What You Need to Know about Disc Herniation
An aching back can be more than just a minor annoyance or temporary inconvenience. Before any type of treatment can begin, you’ll likely go through a “process of elimination” phase where possible causes are ruled out as part of the quest to find the source of your discomfort. If it turns to be a herniated disc, you’re not alone since this is one of the most common sources of back pain.
What is a Herniated Disc?
In a nutshell, a herniated disc is a problem with one of the spongy discs that cushion your spine as you move throughout your day. These discs have a harder outer shell and softer “gel” inside. When the inner disc material presses outward, a disc herniation occurs. It can be caused by normal wear and tear of spinal discs, excessive weight, or some type of injury.
Signs You May Have a Herniated Disc
Disc herniation can happen anywhere along the spine, although the lower back and neck are the most common locations. Some people have a herniated disc that has no noticeable symptoms or associated pain. If pain is felt, it’s caused when the inner disc material presses against a nerve root. Symptoms related to disc herniation can include:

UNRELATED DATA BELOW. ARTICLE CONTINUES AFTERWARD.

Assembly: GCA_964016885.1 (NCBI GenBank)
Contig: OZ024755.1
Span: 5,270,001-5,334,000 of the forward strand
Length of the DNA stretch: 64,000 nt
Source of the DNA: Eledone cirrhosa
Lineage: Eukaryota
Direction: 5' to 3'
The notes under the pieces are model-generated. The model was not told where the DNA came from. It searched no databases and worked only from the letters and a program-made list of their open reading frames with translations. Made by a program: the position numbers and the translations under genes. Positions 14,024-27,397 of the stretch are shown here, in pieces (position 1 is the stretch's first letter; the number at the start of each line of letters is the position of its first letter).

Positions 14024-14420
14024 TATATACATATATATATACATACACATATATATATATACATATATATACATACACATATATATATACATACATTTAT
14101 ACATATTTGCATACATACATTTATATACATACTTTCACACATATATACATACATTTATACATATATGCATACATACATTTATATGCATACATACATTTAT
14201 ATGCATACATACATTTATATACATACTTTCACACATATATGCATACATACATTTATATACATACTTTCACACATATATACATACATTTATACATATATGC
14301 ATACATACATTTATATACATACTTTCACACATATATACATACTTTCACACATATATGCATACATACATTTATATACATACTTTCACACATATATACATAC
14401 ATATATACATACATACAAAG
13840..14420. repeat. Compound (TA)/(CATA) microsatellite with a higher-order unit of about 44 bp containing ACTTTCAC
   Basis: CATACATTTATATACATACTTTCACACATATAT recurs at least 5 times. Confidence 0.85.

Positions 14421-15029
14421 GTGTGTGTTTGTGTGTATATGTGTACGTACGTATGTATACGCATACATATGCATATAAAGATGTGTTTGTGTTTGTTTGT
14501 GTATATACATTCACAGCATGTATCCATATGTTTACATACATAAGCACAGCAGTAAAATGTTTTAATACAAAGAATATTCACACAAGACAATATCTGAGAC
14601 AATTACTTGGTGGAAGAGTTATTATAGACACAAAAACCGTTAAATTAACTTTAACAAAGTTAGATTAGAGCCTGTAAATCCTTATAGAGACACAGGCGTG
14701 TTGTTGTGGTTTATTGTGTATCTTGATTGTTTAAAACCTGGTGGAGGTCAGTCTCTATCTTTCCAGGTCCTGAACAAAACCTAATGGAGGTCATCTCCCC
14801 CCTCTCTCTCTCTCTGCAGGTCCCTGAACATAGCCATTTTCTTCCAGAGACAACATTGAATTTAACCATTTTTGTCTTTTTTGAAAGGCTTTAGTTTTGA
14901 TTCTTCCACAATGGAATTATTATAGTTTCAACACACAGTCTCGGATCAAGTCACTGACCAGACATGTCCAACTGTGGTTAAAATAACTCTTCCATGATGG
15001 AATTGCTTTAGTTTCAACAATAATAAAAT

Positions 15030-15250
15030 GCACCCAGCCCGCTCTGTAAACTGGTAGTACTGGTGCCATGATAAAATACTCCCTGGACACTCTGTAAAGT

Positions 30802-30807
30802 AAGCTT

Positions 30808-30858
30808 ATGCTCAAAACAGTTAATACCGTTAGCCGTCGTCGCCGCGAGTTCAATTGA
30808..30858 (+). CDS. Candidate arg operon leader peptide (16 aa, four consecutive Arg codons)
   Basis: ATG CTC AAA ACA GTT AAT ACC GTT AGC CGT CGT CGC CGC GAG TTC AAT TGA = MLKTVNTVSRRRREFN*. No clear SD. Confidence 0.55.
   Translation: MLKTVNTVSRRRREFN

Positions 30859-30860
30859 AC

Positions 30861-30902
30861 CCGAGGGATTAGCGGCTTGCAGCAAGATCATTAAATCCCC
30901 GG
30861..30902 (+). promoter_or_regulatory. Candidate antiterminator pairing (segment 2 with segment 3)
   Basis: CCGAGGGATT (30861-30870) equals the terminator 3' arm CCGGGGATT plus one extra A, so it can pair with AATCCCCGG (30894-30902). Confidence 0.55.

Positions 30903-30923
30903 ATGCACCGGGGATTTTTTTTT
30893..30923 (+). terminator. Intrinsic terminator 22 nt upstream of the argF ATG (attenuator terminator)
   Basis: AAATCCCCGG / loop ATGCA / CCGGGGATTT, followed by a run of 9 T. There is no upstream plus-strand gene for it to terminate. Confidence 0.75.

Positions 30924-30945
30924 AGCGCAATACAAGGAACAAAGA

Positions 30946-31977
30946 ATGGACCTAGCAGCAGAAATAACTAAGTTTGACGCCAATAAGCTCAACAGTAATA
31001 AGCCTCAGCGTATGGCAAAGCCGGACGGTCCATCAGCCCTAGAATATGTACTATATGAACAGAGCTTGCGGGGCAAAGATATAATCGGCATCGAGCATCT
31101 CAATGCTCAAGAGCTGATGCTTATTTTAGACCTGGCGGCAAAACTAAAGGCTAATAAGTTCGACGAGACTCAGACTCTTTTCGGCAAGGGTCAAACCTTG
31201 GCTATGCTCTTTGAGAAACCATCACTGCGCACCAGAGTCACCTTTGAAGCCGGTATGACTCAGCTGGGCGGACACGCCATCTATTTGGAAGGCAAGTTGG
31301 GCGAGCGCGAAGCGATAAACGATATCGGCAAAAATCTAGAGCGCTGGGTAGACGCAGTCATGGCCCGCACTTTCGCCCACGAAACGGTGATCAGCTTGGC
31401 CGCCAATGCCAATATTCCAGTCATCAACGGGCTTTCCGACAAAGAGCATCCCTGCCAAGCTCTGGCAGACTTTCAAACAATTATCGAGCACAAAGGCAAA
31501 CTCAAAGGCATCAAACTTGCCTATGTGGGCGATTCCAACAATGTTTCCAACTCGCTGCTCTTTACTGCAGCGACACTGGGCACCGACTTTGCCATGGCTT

- Numbness or tingling in the affected part of the spine
- General muscle weakness
- Back of neck spasms
- Pain radiating to arms, legs, or shoulders via the compressed nerve
Making an Accurate Diagnosis
It’s important to rule out other potential causes of back pain before proceeding with any type of treatment. Diagnosis of suspected disc herniation will start with a thorough medical exam. Image tests, such as X-rays, CT scans, and MRIs, are often performed to determine where the herniation is located. In some cases, disc herniation may be affected by preexisting medical issues.
Treating Disc Herniation
The goal with treatment for a herniated disc is to relieve symptoms. Treatments are often conservative in nature when pain is first reported with most patients typically responding better to a combination of treatments. As with diagnosis, finding the right mix of treatments can be a trial and error process.
Initial treatments may include:
- Over-the-counter or prescription pain medications*
- Anti-inflammatory drugs
- Spinal injections
- Exercise with doctor approval
*Prescription painkillers are only meant for short-term use due to the risk of dependency.
Reducing Disc Herniation Risk
Disc herniation isn’t always preventable. Although making positive lifestyle changes that include strengthening core muscles and avoiding fried foods, sugar snacks and other foods that tend to increase inflammation can sometimes help minimize the risk of experiencing a herniated disc. Preventative measures can also include:
- Proper lifting techniques
- Drinking plenty of water
- Being mindful of posture
Surgery is rarely necessary for a herniated disc unless there is significant nerve compression or a medical emergency such as loss of bladder functions. For most patients with the condition, avoiding certain movements and modifying activities can provide meaningful relief. Some patients also respond well to physical therapy, a regular exercise routine, and chiropractic manipulation.